As a psychiatrist who reads and writes poetry and after my involvement in our creative project, I believe poetry like other forms of art can be used in mental health services with a benefit of expressing our views, emotions, experiences, thoughts and beliefs. Fiona Sampson [4] suggests poetry can be a way of

Depending upon nature and severity of the mental illness, ego strength, side effects of medication and vulnerability of our patients, poetry can be beneficial as a form of activity, occupying time in creative work, enhancing social inclusion, gaining a sense of accomplishment as well as creating new synapses in our brains. In group settings, poetry can promote mutual learning as well as sympathy, compassion, diversity and tolerance [2]. Beyond Bedlam, an anthology by Ken Smith and Mathew Sweeney reminds us, people have written out of their experiences of illness, distress, care or institutionalisation [4,5].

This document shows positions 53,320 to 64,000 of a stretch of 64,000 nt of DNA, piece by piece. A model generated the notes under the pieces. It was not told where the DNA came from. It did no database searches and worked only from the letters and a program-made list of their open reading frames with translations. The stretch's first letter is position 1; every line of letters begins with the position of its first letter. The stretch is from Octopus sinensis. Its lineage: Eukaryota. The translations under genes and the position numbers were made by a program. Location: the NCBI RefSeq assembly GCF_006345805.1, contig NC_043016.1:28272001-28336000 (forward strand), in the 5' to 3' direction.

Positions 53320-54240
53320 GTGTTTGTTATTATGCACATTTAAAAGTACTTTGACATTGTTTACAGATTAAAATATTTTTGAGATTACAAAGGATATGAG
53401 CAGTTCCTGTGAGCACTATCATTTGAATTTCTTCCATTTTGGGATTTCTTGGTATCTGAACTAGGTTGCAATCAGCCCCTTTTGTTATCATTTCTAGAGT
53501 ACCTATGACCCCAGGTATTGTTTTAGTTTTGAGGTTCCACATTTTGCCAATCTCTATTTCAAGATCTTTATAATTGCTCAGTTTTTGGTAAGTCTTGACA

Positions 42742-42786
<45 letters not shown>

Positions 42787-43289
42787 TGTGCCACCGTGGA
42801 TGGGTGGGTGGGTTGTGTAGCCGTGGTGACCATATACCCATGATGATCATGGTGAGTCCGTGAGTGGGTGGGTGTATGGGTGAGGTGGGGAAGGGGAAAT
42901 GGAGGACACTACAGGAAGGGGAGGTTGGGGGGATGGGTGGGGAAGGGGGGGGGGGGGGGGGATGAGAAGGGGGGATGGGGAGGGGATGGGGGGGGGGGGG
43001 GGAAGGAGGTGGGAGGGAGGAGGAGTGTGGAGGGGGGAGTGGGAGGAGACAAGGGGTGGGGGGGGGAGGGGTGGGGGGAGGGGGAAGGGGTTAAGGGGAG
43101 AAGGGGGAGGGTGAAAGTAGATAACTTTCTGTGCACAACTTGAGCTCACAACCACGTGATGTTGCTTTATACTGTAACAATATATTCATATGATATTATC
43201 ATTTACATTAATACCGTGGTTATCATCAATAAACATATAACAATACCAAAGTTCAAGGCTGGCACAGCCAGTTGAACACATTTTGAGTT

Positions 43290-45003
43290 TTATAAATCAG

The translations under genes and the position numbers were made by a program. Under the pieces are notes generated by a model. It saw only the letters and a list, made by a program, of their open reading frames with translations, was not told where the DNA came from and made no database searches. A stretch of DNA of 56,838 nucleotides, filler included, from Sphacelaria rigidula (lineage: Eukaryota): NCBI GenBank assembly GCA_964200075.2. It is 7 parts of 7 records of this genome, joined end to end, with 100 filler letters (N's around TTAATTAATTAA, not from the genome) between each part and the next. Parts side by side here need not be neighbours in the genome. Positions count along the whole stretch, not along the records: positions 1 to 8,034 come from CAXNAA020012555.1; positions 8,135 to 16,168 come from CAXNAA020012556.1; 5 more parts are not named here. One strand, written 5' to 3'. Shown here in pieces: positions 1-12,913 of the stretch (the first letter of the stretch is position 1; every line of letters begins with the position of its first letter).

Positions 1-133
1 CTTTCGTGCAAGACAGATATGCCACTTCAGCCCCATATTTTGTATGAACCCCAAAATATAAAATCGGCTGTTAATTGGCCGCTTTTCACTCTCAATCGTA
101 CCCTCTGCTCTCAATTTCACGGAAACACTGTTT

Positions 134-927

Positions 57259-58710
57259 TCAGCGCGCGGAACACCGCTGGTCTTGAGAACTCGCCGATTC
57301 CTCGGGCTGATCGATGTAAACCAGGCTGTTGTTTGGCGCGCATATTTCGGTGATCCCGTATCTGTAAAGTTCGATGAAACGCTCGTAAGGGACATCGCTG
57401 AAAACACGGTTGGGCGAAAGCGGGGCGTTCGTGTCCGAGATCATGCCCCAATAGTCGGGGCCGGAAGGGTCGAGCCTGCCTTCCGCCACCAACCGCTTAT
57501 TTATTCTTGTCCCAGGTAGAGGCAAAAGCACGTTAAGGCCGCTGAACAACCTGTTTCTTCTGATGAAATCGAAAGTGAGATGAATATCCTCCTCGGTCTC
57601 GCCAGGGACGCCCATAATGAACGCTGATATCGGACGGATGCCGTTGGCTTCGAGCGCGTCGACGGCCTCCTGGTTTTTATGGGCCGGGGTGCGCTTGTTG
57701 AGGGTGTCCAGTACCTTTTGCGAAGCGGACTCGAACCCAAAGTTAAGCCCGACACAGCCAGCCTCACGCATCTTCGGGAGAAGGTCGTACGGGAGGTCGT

1. Patterson C Forward Sampson F Editor. In: Creative Writing in Health and Social Care. Jessica Kingsley Publishers. 2004; 240.
  2. Mc Loughlin D. Any angled Light, Diversity and Inclusion through teaching poetry in health and social care. Sampson F, editor. In: Creative Writing in Health and Social care. Jessica Kingsley Publishers. 2004; 170-188.
  3. Porter P. A talk to students of the certificate in creative writing at Birkbeck, University of London. 2003.
  4. Sampson F. Editor’s Introduction in Creative Writing in Health and Social Care. Jessica Kingsley Publishers. 2004; 13-29.
  5. Smith K, Sweeney M. Beyond Bedlam: Poems Written out of Mental Distress. Anvil Press London. 1997.

Download PDF

Citation:Latoo J. Poetry and Mental Health. Austin Psychiatry. 2016; 1(1): 1001.

Journal Scope
Online First
Current Issue
Abstract Board
Instruction for Authors
Submit Your Article
Contact Us